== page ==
An MP for Cambridge (1819-1832), Lt. Col. Frederick William Trench (c1777-1859) made his mark, as a self-appointed expert on public architecture in several schemes, one of which was for a quay or embankment on the north side of the Thames from Westminster to Blackfriars, drawn up by Philip Wyatt, and launched in July 1824. Trench introduced a bill in March 1825 to authorize its construction, but it was abandoned in the face of strong opposition by riverine interests such as that of Northumberland. In 1841, when metropolitan improvement was again being debated, he revived his Thames Quay scheme, including a proposal for a railway, and again urged it on the royal commission, but without success (ODNB).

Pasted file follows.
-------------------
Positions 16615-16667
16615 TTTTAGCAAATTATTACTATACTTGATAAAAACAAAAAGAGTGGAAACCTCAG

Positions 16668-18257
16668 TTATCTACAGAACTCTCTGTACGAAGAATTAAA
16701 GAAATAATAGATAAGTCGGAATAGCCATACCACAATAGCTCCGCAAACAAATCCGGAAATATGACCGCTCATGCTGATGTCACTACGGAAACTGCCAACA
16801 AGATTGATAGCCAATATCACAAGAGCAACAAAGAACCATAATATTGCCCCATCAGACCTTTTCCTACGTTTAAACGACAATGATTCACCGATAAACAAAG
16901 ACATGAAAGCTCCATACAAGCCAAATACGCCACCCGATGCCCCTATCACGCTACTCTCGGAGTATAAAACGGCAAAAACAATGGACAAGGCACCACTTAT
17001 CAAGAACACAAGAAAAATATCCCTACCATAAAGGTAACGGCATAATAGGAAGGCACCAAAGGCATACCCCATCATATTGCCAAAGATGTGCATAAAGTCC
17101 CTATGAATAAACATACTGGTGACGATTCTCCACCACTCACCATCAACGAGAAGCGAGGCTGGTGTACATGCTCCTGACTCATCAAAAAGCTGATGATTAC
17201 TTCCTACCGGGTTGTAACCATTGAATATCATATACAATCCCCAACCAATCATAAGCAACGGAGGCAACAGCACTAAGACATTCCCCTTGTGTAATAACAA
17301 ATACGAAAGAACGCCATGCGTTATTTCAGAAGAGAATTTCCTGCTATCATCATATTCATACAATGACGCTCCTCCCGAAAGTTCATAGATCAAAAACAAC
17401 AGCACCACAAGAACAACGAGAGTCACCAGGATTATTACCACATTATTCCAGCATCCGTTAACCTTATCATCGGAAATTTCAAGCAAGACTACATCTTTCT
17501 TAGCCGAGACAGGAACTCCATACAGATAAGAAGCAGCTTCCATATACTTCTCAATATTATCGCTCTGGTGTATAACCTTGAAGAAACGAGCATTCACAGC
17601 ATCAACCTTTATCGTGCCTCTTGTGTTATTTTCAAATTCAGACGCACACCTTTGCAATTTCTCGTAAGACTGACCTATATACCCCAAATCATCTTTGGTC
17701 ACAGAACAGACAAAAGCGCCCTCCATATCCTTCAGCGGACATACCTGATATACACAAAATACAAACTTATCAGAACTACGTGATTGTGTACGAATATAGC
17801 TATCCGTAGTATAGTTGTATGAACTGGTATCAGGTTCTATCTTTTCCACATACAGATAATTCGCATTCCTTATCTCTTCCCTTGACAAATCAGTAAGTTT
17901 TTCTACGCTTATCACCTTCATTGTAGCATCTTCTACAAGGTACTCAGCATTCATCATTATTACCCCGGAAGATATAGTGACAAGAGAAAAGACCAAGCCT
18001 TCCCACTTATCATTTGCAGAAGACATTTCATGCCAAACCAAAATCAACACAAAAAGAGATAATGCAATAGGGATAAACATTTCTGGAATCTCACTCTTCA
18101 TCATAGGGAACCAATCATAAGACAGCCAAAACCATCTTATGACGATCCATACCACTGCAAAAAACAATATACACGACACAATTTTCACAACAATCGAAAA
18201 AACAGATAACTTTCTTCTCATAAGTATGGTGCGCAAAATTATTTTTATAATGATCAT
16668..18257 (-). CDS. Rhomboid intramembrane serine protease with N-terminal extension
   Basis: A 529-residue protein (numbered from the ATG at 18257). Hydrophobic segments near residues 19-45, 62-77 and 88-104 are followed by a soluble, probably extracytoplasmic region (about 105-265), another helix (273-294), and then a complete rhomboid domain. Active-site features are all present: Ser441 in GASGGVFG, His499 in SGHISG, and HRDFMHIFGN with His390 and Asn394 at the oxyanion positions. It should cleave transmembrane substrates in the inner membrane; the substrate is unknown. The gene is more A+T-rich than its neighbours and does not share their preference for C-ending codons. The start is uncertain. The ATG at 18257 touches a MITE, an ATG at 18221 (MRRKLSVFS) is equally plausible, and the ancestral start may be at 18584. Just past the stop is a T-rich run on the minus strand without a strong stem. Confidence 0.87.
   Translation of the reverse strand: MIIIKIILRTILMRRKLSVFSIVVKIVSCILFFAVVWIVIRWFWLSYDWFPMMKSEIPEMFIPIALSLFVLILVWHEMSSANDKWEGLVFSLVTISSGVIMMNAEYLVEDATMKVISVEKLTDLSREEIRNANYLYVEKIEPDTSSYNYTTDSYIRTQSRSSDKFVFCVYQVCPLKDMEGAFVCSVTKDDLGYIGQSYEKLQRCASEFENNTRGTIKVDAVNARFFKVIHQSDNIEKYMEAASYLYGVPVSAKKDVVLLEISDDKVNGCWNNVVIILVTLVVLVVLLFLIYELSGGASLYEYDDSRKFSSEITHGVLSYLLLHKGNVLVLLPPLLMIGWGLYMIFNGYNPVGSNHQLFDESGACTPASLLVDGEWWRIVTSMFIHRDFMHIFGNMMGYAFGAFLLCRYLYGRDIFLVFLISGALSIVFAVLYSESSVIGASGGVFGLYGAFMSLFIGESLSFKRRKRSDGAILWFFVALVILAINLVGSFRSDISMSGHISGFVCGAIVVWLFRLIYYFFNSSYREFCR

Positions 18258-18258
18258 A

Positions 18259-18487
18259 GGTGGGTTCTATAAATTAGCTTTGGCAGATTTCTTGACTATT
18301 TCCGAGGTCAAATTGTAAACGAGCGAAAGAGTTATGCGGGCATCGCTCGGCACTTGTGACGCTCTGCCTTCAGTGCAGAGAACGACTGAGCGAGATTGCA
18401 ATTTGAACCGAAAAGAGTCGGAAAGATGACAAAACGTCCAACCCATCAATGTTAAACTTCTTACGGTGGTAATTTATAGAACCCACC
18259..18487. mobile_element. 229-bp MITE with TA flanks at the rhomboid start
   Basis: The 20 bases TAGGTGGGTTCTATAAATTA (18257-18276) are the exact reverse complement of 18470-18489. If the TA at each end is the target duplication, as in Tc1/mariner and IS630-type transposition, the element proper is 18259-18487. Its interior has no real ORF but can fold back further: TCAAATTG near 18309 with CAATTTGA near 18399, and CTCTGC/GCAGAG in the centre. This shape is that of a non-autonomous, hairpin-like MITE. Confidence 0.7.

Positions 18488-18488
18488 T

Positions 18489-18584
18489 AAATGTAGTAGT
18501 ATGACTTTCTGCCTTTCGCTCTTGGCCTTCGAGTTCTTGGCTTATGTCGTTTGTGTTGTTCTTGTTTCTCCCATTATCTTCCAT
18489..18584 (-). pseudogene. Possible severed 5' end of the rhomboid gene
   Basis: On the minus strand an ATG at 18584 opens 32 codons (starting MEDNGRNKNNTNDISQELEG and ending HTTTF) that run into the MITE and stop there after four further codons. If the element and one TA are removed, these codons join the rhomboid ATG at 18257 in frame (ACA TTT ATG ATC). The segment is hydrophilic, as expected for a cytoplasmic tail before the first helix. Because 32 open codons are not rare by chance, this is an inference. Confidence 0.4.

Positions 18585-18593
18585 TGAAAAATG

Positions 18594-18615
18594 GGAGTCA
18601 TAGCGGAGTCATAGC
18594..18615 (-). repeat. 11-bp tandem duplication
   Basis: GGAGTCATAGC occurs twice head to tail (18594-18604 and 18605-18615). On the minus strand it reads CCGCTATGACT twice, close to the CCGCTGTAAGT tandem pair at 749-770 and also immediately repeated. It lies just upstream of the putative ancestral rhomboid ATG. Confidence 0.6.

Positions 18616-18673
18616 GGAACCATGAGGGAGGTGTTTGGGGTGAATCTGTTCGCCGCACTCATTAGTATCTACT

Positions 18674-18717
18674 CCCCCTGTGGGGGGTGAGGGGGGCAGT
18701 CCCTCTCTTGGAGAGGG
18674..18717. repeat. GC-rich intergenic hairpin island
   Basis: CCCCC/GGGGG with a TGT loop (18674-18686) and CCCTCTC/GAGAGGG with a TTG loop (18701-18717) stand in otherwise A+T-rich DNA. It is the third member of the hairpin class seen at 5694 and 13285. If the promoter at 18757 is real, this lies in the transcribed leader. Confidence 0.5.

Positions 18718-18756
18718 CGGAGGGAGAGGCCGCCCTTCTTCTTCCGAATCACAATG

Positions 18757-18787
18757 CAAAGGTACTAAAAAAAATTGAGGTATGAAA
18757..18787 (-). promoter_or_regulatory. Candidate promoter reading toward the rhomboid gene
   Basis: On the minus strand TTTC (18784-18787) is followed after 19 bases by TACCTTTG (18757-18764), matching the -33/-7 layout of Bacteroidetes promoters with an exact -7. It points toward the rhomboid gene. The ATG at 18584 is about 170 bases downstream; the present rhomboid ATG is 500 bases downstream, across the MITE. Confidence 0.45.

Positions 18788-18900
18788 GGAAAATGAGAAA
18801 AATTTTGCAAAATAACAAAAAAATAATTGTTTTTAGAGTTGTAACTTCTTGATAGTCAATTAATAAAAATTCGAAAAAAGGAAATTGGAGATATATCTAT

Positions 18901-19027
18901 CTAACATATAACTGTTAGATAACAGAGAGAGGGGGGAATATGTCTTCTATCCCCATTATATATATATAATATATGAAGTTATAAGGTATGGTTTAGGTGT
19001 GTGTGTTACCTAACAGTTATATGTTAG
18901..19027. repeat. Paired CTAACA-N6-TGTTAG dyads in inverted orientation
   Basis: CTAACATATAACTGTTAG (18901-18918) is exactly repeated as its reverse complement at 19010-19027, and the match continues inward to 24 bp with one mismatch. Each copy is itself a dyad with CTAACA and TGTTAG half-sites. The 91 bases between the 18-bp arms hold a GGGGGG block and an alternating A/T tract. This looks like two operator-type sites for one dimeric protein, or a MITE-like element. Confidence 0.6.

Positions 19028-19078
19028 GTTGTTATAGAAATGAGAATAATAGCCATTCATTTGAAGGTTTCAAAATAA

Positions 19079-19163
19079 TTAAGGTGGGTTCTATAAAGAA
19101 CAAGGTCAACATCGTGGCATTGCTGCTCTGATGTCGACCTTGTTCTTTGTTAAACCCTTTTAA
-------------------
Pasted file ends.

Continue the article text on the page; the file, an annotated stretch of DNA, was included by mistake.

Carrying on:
PORTEN, Sir Stanier (bap. 1716, d. 1789), government official. Autograph letter signed to Sir Grey Cooper, 1 side 4to, St James's 13 May 1777, acknowledging receipt of Sir Grey's letter with "the draught Petition of Dr Layard to the House of Commons", returning it enclosed (not present) "and for Lord North's information transmit the copy of a letter from Lord Rochford when he was Secretary of State for the Northern Department to the Lord President of the Council, by which you will see from whence originates Dr Layard's Correspondence in Holland", concluding that "What may have followed in Flanders, France and with Baron Noleken has probably been in consequence of the Drs corresponding with Dr Petrus Camper in Holland".
Porten was appointed under-secretary to Lord Rochford in 1768, then secretary of state for the northern department, and in 1770 he followed Rochford to the southern department, where he remained under-secretary until 1782. He was also keeper of the state papers at Whitehall from 1774, and was uncle of the historian Edward Gibbon (ODNB).